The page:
Dahlia Lithwick recently wrote a column for Slate—“Lockdown Nation,” she calls it. You know where she’s going with this already. She lists 16 lockdowns that occurred over the second week of December across the country, and the list is bracing—she acknowledges that it comprises “just a fraction of them.”
She’s right. Every day, it seems, the news runs video of a terrified teenager whose school has been locked down. The national news normally covers only those incidents that involve an active shooter on a populated campus. But Lithwick’s piece reminds us that these lockdowns—and the fear, paranoia, and loathing that come with them—occur for other reasons as well: an off-campus domestic dispute, a nearby bank robbery, threats written on a bathroom wall, a BB gun on campus, or a nearby car crash. The militarization of our culture is proceeding apace.
Within such a culture, the motivation behind these lockdowns are understandable, even laudable. Sandy Hook Elementary School, of course, marked a turning-point in our national gun discussion, and the mantra, “Better Safe than Sorry,” is now the mantra of every school administrator in this country. Were I the principal of such a school and was told that someone, somewhere even near my school was suspiciously brandishing a gun, I’d lock it down, tight as a drum. I understand why this is happening.
So I don’t want to vilify these folks who call for these lockdowns—and neither does Lithwick. As I said, better safe than sorry. For now.
But Lithwick reminds us that we haven’t had a national discussion on the fundamental protocols involving these lockdowns: when they are justified, how they are to be executed, and how we might counsel our students after these lockdowns are lifted. Lithwich's right: we need to begin long-term studies to understand the psychological legacy that a lockdown culture bequeathes our children.
So let’s start that conversation, not only because it will benefit our children, and their children for generations to come, but also because it will begin to dismantle the culture of fear and paranoia that the NRA and other gun lobbies have fostered in this country to bolster gun sales and lengthen political careers.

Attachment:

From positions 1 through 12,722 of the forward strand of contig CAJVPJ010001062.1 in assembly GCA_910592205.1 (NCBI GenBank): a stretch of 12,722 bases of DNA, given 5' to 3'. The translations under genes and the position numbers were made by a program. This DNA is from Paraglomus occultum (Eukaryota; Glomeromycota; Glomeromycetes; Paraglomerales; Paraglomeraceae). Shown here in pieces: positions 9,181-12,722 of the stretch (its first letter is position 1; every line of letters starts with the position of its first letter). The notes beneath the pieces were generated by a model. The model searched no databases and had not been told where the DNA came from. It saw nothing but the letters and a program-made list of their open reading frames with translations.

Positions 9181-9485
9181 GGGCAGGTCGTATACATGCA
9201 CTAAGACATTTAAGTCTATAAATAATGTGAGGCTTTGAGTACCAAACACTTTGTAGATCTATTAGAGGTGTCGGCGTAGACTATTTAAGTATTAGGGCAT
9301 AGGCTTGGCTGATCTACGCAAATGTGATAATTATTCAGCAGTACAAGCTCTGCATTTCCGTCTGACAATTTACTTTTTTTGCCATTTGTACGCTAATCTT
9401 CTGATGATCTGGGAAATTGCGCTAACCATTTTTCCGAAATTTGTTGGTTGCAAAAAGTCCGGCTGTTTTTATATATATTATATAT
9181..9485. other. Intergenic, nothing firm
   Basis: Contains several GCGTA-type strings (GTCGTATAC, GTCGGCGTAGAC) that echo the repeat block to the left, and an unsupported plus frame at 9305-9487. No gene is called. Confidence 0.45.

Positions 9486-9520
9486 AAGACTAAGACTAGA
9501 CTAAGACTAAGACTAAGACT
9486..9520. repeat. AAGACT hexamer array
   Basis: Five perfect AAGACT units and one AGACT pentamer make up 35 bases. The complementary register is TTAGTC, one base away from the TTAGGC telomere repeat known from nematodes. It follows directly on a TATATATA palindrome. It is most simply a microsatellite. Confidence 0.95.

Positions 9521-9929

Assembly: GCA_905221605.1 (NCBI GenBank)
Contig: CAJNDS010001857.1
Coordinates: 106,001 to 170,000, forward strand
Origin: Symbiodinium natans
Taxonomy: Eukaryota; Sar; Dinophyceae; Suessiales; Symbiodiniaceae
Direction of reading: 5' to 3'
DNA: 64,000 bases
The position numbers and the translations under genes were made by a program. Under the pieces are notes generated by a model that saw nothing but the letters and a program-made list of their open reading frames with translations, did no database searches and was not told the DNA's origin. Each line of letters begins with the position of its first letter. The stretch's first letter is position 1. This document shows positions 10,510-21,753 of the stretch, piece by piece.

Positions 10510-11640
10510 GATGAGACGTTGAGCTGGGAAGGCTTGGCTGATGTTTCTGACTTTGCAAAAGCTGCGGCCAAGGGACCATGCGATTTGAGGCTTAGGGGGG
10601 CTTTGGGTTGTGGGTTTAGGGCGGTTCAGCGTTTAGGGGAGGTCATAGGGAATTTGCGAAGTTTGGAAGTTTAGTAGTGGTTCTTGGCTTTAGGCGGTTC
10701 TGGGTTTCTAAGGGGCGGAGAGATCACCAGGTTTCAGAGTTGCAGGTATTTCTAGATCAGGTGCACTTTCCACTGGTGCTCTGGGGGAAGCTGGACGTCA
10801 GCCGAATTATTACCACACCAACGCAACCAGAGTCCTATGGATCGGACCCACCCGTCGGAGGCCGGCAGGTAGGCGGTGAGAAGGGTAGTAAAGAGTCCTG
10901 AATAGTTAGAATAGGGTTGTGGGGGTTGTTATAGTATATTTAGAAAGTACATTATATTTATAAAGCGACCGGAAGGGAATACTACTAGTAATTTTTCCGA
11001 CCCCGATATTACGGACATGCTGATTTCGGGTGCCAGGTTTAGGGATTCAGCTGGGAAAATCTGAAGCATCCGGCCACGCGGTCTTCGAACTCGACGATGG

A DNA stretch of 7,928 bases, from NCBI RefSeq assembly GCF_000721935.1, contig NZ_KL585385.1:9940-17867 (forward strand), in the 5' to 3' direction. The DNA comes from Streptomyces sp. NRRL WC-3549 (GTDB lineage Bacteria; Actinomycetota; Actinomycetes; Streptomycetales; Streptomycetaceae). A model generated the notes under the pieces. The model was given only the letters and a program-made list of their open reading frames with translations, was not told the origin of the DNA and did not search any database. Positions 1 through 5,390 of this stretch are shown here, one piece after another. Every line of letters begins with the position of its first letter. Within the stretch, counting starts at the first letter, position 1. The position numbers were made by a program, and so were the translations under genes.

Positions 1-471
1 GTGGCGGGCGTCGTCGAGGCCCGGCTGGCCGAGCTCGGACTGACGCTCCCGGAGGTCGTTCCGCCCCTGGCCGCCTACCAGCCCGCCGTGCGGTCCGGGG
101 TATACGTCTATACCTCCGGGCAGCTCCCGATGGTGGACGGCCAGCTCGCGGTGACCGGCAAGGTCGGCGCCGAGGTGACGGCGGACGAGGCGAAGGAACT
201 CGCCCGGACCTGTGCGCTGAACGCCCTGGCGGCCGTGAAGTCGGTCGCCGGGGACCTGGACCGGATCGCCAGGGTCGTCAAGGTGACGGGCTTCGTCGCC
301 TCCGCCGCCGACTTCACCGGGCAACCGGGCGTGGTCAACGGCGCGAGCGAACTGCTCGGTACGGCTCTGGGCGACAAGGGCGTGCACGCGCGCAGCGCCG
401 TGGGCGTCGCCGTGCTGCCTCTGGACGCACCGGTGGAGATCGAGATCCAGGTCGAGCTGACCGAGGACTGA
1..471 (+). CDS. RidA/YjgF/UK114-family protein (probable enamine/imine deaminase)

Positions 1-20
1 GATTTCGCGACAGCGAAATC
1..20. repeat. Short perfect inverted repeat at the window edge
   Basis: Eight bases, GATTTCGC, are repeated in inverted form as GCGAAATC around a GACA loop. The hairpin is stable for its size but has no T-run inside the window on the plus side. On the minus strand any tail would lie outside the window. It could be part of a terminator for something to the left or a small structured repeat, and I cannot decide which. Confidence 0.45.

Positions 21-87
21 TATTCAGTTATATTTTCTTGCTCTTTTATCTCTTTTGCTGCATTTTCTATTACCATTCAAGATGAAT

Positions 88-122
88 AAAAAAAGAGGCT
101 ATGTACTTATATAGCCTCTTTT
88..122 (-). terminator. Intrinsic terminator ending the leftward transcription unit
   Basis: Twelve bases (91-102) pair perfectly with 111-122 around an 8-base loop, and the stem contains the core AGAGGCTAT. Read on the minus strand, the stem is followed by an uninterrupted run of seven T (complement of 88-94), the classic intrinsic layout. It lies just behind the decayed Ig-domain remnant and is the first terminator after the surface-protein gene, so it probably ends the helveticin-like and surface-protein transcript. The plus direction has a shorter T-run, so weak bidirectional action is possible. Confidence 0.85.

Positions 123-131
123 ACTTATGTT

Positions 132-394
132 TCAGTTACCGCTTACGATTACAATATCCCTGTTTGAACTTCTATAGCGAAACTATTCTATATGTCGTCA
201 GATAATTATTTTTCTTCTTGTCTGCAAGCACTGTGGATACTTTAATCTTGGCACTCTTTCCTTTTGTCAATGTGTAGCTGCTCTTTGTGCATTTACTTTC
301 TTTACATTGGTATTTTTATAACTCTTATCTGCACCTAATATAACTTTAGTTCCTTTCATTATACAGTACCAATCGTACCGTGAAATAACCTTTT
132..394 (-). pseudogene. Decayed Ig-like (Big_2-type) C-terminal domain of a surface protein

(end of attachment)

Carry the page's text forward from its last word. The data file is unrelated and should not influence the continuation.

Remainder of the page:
And when this fear begins to vanish—and it does so by insisting on the facts about gun-safety, and its happy sidekick, public safety—we see the gun lobbies, and those who support them, for who they are—bullies. As Eddie Vedder said back in October in Hartford about these lobbies: “they’re louder, and they’re very tenacious, and if you speak up against them, they will jump on you, and tear you apart, and make it so nobody else wants to say something. . . .” [Note: this concert occurred a few weeks after Vedder made some public remarks on the lunacy of the radical gun-activists. He was attacked in ways that seem to have shaped some of these remarks. See my reaction to that original face-off here.]
In short, Wayne LaPierre, and many of the radical gun advocates he represents, are bullies. And if we can orchestrate a national conversation about the bullying culture in our schoolyards—which we are doing—then we can begin to dismantle the bullying that comes now from the radical gun groups in this country.
If we take a serious and responsible look at our lockdown procedures in this country, we can begin to address this fear, and by addressing this fear, we respond productively to the gun-bullying that we have seen coming from the gun industry's most aggressive spokespersons and lobbies.